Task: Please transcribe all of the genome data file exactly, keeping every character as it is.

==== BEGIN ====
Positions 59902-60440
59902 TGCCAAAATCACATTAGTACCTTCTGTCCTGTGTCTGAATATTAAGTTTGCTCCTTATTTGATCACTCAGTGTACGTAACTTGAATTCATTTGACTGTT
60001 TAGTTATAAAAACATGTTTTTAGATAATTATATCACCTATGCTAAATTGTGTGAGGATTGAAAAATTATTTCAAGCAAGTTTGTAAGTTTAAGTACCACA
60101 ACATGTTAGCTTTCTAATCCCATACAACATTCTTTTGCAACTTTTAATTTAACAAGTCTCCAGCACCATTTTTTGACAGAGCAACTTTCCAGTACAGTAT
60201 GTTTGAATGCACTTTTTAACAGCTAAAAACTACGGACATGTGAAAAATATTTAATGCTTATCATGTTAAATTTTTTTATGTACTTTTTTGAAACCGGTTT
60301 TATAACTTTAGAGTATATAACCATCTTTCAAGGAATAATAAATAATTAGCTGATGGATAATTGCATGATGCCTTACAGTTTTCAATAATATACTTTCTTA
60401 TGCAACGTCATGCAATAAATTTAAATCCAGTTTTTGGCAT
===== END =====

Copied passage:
Positions 59902-60440
59902 TGCCAAAATCACATTAGTACCTTCTGTCCTGTGTCTGAATATTAAGTTTGCTCCTTATTTGATCACTCAGTGTACGTAACTTGAATTCATTTGACTGTT
60001 TAGTTATAAAAACATGTTTTTAGATAATTATATCACCTATGCTAAATTGTGTGAGGATTGAAAAATTATTTCAAGCAAGTTTGTAAGTTTAAGTACCACA
60101 ACATGTTAGCTTTCTAATCCCATACAACATTCTTTTGCAACTTTTAATTTAACAAGTCTCCAGCACCATTTTTTGACAGAGCAACTTTCCAGTACAGTAT
60201 GTTTGAATGCACTTTTTAACAGCTAAAAACTACGGACATGTGAAAAATATTTAATGCTTATCATGTTAAATTTTTTTATGTACTTTTTTGAAACCGGTTT
60301 TATAACTTTAGAGTATATAACCATCTTTCAAGGAATAATAAATAATTAGCTGATGGATAATTGCATGATGCCTTACAGTTTTCAATAATATACTTTCTTA
60401 TGCAACGTCATGCAATAAATTTAAATCCAGTTTTTGGCAT